Sports

Derby Demystified

Saturday night, double header derby.  The ladies battled it out shoulder to shoulder.  - Ida Koric
Saturday night, double header derby. The ladies battled it out shoulder to shoulder.
— image credit: Ida Koric

On Saturday night, the Rossland Arena was hopping as a West Kootenay Roller Derby double header descended upon the mountain town, including the home-opener bout for the Rossland Trail Roller Girls (RTRG).

The RTRG were up against Castlegar’s Dam City Rollers, who turned up moustachioed and ready for battle. From early on it was apparent that the Rollers were bigger, faster and had more strategies in their playbook, leading by nearly two hundred points at the half. As the game wore on and fatigue set in, the Dam City lead continued to grow, and a few costly Jammer penalties sealed the fate of our local warriors. Despite battling until the final whistle, the RTRG were defeated by a score of 415 to 59.

For those that have never witnessed the spectacle that is roller derby, it is so much more than a sporting event. Fans are clad in vibrant costumes, up-tempo music fills the arena throughout, punctuated by colour commentary that is… colourful. The players themselves sport fierce war paint, and take on fear-inspiring stage names like Slaughter Mouse and Lady MacDeath. As the raging battle ensues, otherwise benevolent women  - doctors, mothers, neighbours – unleash an animalistic ferocity and try to knock each other out of their skates.

Roller derby’s origins go back all the way to the 1930s, but it was in the 70s that the sport took on its dazzling rock n’ roll persona. During that era, bouts were mainly scripted, much like televised wrestling, but during recent revivals derby has become a bona fide competition, celebrating speed, agility, cooperation and physicality.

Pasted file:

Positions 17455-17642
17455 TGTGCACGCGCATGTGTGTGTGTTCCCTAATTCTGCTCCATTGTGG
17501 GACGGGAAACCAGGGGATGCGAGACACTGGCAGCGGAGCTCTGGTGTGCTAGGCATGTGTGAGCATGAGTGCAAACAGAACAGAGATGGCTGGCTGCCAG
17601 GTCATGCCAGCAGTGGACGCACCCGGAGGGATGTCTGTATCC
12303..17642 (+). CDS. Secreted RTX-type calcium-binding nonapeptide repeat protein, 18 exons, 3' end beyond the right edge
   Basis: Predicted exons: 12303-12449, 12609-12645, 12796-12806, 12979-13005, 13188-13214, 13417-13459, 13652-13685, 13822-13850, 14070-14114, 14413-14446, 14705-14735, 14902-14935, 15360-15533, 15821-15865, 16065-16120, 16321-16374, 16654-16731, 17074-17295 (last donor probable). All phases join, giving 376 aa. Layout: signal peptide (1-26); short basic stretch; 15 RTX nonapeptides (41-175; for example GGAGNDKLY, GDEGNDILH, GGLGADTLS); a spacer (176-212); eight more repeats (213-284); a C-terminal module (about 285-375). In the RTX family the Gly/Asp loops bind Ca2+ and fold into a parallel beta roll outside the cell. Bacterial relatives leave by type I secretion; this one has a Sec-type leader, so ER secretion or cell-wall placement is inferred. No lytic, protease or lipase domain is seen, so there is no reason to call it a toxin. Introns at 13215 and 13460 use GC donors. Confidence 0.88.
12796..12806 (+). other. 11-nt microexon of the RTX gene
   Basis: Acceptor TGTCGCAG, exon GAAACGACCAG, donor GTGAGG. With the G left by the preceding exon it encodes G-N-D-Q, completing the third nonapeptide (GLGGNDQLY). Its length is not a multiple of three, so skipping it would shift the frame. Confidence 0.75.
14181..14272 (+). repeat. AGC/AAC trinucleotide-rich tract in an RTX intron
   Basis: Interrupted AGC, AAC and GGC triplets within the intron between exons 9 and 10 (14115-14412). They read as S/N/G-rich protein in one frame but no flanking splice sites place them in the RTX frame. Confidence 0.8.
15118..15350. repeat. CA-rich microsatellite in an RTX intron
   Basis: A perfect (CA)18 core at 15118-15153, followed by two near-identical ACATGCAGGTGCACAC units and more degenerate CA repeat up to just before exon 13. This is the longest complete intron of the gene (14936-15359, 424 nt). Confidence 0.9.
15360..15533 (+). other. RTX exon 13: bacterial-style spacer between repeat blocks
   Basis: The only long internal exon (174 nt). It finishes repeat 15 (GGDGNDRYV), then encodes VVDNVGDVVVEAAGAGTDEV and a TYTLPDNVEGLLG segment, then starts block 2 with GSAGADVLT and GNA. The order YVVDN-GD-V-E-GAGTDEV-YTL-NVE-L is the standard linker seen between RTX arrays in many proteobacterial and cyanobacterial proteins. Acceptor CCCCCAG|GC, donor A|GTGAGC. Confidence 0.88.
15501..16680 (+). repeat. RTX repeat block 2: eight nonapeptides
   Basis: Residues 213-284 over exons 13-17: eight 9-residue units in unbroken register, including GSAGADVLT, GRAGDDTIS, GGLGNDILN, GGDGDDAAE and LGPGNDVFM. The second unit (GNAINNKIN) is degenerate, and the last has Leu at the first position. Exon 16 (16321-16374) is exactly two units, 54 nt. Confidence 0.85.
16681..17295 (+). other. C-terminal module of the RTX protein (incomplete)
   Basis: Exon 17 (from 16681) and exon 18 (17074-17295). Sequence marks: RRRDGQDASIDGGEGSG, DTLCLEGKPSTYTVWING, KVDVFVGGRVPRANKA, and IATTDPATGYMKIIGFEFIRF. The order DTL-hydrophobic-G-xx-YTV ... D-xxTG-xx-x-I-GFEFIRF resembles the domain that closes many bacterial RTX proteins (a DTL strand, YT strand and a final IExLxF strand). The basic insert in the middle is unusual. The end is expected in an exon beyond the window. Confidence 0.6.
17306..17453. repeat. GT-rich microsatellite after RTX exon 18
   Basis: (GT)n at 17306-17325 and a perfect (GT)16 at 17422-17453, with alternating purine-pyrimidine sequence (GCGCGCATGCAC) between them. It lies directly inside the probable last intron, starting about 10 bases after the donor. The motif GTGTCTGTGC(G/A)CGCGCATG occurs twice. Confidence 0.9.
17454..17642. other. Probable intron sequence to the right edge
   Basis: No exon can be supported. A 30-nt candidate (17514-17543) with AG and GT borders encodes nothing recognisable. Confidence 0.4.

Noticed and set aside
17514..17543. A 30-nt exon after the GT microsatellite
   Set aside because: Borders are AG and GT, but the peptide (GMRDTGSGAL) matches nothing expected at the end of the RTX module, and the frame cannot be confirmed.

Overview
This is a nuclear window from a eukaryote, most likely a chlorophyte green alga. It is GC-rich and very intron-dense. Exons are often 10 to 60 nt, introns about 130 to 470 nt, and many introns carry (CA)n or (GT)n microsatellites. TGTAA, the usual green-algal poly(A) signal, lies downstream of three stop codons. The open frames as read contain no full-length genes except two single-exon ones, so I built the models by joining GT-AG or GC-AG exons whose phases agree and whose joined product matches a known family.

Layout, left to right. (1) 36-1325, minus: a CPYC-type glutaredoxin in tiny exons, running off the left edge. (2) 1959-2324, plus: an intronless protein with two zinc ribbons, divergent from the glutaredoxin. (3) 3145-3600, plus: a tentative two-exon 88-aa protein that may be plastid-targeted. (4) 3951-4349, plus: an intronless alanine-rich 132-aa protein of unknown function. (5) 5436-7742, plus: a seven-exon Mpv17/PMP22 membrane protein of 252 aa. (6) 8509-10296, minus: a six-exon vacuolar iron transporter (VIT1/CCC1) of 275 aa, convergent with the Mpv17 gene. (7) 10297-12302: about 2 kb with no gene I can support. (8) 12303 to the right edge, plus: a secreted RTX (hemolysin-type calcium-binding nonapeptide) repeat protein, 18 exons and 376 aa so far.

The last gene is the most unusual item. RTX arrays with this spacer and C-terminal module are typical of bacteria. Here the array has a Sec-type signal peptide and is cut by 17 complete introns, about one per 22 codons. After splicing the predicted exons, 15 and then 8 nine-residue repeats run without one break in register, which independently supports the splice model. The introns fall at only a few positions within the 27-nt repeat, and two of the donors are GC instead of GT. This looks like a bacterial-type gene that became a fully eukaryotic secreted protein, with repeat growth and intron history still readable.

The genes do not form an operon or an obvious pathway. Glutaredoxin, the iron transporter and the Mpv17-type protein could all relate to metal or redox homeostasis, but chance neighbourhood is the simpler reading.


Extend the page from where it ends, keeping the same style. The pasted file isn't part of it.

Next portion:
There are five players from each team on the track at the beginning of each two-minute round (“jam”); four blockers and one jammer. The jammer is the player responsible for scoring points, and is marked by a large star on the helmet. The jammers begin behind the “pack” (eight weave their way through; the first jammer through is granted the privilege of being able to end the jam whenever she sees fit. From that point on, players circle the track and jammers try to skate past members of the opposing team, scoring one point for each successful pass, up to five points per circuit. The opposing team tries to block jammers using hips, buttocks and shoulders, which can result in spectacular collisions. There are a number of penalties in the game, including using elbows, pushing from behind, grabbing limbs, tripping and cutting outside of track boundaries.

 

Despite the unfortunate loss of punching, clothes-lining and hair-pulling from 1970s derby, the sport remains wildly entertaining and is a great way to spend a night out with family and friends. The next bout is May 31 at Trail’s Cominco Arena.

 

 

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